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Monday, February 26

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Author Tue May 07 2013

Richard Hell Revisits His Life in Punk Rock

Richard Hell, the punk rock pioneer and author, read from his new autobiography Thursday night at the Book Cellar in Lincoln Square. The book, I Dreamed I Was a Very Clean Tramp, begins with Hell's (born Richard Meyers) childhood in Kentucky, and later, relocates to New York to focus on his work as a poet, bass player, and singer with bands like the Neon Boys, Television, the Heartbreakers and the Voidoids.


The cozy bookstore was packed and the café's wine offerings were selling briskly. Hell's book seemed to be flying off the counter, too, at the end of the program, when the author signed books for a long line of fans. He also signed the cover of my copy of Please Kill Me: An Uncensored Oral History of Punk, right over his photo. And for the person ahead of me, he signed the jacket of a pristine vinyl copy of the Voidoids' 1977 album Blank Generation, which features a photo of Hell, shirtless, with the words "You make me _______" written across his chest.

As a musician, Hell was highly influential but never made or sold many albums; nor did he play to tens of thousands of fans in giant arenas. But he influenced many. His band Television, for instance, was the first punk band to play at the legendary rock club CBGB and the performance inspired its owner to program more rock bands.

Hell retired from music in 1984 and has focused on his writing ever since. He has written five other books, including two novels, essay collections, and criticism for several magazines, like film writing for BlackBook.

The quality of his writing was in evidence in the lyrical and moving passages he read from the new book. On the thrill of making a band's first sounds: "The power and beauty of it was unimaginable until then. It can't be overstated, that initial rush of realizing, of experiencing, what's possible as you're standing there in the rehearsal room with your guitars and the mikes turned on and when you make a move this physical information comes pouring out and you can do or say anything with it. It was like having magic powers." He also wrote this: "All through this book I've had to search for different ways to say "thrill," "exhilaration," and "ecstatic" to communicate particular experiences.... What it felt like to first be creating electrically amplified songs. It was like being born."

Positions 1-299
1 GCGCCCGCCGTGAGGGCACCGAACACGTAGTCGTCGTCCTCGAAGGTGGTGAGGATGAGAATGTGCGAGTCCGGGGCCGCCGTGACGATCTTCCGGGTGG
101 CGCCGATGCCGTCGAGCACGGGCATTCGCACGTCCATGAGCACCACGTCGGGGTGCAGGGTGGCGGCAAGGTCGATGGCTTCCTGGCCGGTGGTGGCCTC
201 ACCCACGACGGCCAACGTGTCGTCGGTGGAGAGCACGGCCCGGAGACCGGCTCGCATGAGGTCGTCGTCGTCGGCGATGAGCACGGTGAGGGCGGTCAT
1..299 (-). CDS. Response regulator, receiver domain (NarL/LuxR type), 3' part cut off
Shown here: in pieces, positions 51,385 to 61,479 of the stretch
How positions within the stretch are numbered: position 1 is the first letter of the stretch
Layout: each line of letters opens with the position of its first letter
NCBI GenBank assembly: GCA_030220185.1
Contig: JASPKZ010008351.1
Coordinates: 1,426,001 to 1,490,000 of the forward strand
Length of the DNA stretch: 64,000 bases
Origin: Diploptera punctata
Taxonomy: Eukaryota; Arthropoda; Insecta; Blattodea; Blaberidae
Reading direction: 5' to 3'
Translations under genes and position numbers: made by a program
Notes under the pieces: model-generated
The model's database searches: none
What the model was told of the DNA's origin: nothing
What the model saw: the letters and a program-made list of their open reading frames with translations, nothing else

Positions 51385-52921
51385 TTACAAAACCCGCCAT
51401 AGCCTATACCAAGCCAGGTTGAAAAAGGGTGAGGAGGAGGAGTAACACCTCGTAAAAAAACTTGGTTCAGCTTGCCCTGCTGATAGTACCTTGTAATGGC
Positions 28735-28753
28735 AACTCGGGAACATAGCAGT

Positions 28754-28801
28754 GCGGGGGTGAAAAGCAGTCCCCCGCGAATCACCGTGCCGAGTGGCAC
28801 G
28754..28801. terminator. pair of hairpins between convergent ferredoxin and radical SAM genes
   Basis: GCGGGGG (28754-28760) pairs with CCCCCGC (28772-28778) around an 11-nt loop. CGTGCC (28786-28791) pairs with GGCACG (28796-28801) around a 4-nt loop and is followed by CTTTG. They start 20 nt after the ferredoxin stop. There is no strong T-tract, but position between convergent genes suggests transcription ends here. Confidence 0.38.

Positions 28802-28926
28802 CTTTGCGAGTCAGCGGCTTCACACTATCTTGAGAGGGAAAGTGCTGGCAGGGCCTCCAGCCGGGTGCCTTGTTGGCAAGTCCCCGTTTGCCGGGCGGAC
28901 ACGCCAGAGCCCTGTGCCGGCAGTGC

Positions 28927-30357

Hell read other passages about playing at CBGB and working with the late Peter Laughner and critic Lester Bangs.

After the readings, he answered questions about his music, his influences and other musicians he knew and worked with. The first questioner, no doubt considering Hell's early reputation for heavy drug use and the punk lifestyle, apologized for the frivolous question and asked, "How the hell do you still look so good?" He did look good, wearing a leather jacket, open-necked shirt, and fashionably scruffy beard.

In response to other questions, he discussed his interest in author Nathanael West; and guitarist Robert Quine, his band mate in the Heartbreakers and the Voidoids, who he called the best musician in rock and roll history. He compared US with UK punk musicians. He said he thought generally US punkers were more likely to be interested in ideas in their lyrics.

Hell helped create the punk look of spiky hair, safety pins and shredded shirts, which will be represented in an exhibit of punk garments and punk-influenced couture at the Metropolitan Museum of Art in New York, opening May 9. He wrote the preface for the exhibition catalog.

Asked what he thought about the exhibit, he said, "I don't know what it will be like but I'm sure I'll be completely humiliated." About the punk look, Hell said, "We just wanted to be noticed," and later added, "I tried to figure out how I could make myself look the way I felt."

Punk has been defined as "making up life for yourself." (That's usually credited to Legs McNeil, coeditor of Please Kill Me.) It's a sort of all-American attitude that allows for reinvention of the self. Richard Meyers moved from Lexington, KY to Manhattan, wrote poetry, turned himself into Richard Hell, became a punk rock and fashion icon, wrote successful songs such as "Blank Generation," then dropped out of music, left the drug culture, and became a successful writer.

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